This archived forum used to be called 'Peatarian' (in reference to Ray Peat).

Josh Rubin says too much ice cream will make you fat

From page 100 of Peat-inspired practitioners, Josh and Jeanne Rubin of EastWest Healing & Performance, their e-book, "The Metabolic Blueprint:"

Too much ice cream consumption will lead to weight gain so please review the following considerations prior to incorporating into your diet.
1. Although ice cream offers a nice balance of macronutrients qualifying it as the perfect snack or dessert, ice cream and table sugar should be used very conservatively and are not meant for everybody.
2. Ice cream intake should never be a substitute for nutrient dense, live foods.
3. When purchasing ice cream it is important to consider the quality first and foremost. Avoid purchasing ice cream with emulsifiers and stabilizers such as: carageenan, guar gum, artificial flavorings, diethyl glycol, propylene glycol, glycerin, sodium carboxyl methylcellulose, monoglycerides...I think you get the point!
4. NOT EVERYONE IS METABOLICALLY CAPABLE OF EATING ICE CREAM/DAIRY. Most individuals are in a state of hyper-insulinemia or hypo-metabolic. In this state digestion is severely altered causing a decrease in digestive enzyme production among other dysfunctions."

"There simply is NO Arguing human physiology!" - Josh Rubin

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He says that he was close to being lean years ago but he "didn't have a life." Wow. Jeanne laughs and tells the RawBrah guy that she'll show him a picture after, of when he was lean. What a joke.

asked Feb 11, 2015 by Westside PUFAs
edited Feb 13, 2015 by Westside PUFAs

Did you make this post before or after you blew durianrider?

Who cares what he looks like, is his body temperature 98.6+?

Post a picture of yourself! You critique everyone, but hide behind your keyboard. You must look like you just walked out of a 300 movie!

After, and it wasn't a blowjob, it was a cuckold with Freelee.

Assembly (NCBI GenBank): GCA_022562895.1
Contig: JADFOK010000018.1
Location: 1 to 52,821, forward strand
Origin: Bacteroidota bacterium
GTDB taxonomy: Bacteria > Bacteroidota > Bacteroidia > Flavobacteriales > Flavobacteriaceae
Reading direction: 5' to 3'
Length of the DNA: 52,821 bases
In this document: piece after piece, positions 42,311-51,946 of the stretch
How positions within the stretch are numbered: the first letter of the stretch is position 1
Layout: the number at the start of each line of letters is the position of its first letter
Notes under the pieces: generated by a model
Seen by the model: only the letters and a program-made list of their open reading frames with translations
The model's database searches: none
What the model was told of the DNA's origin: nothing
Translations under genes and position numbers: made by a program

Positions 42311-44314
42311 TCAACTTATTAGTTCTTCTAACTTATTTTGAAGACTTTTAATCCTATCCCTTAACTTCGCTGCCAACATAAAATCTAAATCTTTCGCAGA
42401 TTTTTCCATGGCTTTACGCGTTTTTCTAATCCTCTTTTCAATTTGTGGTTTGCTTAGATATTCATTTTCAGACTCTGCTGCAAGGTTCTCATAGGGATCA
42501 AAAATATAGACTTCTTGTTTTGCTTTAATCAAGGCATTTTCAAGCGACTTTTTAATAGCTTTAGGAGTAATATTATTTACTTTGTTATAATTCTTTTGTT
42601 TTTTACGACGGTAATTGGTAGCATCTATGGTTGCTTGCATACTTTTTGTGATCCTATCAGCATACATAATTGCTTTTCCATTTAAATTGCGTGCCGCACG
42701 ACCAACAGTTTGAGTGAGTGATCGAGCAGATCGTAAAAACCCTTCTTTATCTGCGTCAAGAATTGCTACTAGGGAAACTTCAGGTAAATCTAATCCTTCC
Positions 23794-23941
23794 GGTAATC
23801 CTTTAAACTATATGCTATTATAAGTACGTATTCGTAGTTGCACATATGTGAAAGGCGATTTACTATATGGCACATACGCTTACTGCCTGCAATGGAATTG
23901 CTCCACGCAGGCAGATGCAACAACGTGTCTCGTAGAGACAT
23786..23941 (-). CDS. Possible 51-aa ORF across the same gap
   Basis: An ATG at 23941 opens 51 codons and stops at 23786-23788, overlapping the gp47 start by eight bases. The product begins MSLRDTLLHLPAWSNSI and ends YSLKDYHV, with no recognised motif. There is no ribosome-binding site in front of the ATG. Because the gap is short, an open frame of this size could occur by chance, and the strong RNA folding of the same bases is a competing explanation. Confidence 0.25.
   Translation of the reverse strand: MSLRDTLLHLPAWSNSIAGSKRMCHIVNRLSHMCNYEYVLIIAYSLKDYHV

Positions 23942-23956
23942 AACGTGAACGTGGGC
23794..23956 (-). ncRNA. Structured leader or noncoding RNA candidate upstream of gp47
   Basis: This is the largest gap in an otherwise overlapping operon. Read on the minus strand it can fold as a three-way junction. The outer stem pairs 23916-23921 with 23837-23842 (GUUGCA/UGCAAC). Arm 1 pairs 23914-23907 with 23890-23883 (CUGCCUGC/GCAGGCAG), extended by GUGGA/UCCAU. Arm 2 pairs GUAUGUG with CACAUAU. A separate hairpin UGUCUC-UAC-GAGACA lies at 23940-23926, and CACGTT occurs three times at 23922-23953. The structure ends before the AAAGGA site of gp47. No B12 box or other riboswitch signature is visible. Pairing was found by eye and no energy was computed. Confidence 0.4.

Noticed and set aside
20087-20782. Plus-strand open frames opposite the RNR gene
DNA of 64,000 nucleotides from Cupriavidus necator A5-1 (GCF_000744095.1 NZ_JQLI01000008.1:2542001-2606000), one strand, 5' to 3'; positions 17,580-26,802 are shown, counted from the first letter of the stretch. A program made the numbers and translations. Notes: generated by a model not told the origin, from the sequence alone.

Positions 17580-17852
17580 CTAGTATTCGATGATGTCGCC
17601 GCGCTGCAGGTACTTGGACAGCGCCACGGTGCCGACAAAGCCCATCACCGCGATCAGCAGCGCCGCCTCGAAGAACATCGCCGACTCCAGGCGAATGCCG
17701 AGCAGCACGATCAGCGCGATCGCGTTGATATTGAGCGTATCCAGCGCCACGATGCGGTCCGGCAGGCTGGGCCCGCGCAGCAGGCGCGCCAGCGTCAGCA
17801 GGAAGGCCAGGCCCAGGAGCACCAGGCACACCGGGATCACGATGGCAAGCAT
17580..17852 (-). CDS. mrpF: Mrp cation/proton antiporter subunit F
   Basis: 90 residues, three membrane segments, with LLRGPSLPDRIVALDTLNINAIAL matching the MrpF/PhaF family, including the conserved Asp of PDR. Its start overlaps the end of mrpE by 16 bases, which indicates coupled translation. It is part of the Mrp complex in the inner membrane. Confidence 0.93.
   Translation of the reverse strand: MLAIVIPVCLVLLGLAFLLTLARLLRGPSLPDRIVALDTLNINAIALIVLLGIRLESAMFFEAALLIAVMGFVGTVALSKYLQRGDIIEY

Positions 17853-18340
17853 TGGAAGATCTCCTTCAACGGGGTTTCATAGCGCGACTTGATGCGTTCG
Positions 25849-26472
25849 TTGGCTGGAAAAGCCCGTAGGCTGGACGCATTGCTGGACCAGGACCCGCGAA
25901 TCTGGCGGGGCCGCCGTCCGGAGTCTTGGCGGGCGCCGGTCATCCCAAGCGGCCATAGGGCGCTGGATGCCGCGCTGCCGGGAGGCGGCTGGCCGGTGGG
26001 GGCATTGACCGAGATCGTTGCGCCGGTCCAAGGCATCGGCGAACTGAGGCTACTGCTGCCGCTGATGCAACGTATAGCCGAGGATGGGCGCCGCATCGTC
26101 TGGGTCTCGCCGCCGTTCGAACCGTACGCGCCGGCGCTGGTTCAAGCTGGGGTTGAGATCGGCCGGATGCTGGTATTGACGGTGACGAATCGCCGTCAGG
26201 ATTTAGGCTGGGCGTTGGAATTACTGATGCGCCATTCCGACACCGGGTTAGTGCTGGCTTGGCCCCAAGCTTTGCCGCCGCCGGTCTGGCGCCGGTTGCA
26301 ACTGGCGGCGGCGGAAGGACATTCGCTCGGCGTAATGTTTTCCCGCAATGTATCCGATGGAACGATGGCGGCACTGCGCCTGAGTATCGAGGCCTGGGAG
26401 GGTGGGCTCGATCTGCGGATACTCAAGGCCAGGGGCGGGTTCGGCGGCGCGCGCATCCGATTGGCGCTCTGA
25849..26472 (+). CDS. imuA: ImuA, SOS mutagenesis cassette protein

"Who cares what he looks like, is his body temperature 98.6+?"

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His 98.6+ body temperature is only because of stress hormones keeping it up from being overweight.

No acknowledgment of my request to see a picture of you. What a surprise. Your'e probably scrawny and weak.

if you wanna Skype with me my rate is $20/hr.

enter image description here

1 Answer

If you want to know if you are, as Rubin calls it, in a state of hyper-insulinemia or hypo-metabolic, you can measure your blood glucose throughout the day, before and after eating. You should see strong highs and deep lows: an example might be, a high of 150 and a low of 100. Or a high of 120 and a low of 80. It's the relative variance that matters more than the absolute numbers.

With a little simple self-experimentation you'll prove to yourself that fructose and extremely low fat improve this variance, as does coffee with food, aspirin and niacinamide/thiamine.

In contrast, starch and more than a very little fat reduce the variance in the glucose readings. [With the exception of MCTs that are converted to short short chain fatty acids.]

Biophysically, because most people are reliant on lipolysis for energy, a diet of starch or more than a little fat only perpetuates the lipolysis, interfering with insulin uptake inside the cells, which in turn creates high insulin gradients outside the cells.

answered Feb 11, 2015 by visionofstrength
edited Feb 11, 2015 by visionofstrength

How are MCT/CO an exception to this? How would you go about flipping the switch (from lipolysis to glucose oxidation I presume?)

There's not much known about oxidation of medium and short chain fatty acids, but they are known to be metabolized very quickly and efficiently compared to the longer chain fats, and Peat and Ling's biophysics might explain the benefit like this:

High pressure tends to act as a cell excitant (e.g., it can cause a muscle to contract), and in effect is raising the "structural temperature" of cell water. This suggests that the reduced pressure of high altitude would have the beneficial (antistress) effect of decreasing the structural temperature of cell water. This means that gases would have a higher solubility in cell water at high altitudes, which would tend to slightly offset the biological effect of the relative scarcity of air at high altitude. There is some evidence (Drost-Hansen, 1972) that reduced pressure increases the solubility of oxygen in cells. The presence of carbon dioxide should increase this effect. (Drost-Hansen discusses some examples of "anomalous" concentration effects of hydrocarbon/water mixtures, p. 254, in "Anomalous temperature and pressure dependencies of gas solubilities: Laboratory and field observations," Chemistry and Physics of Aqueous Gas Solutions, 233-256, 1975?) I think Drost-Hansen's reasoning suggests that the short-chain fatty acids might also increase the solubility of oxygen in cell water. If this is true, it suggests that coconut oil might have a very important antistress effect, sustaining efficient respiration during demanding situations.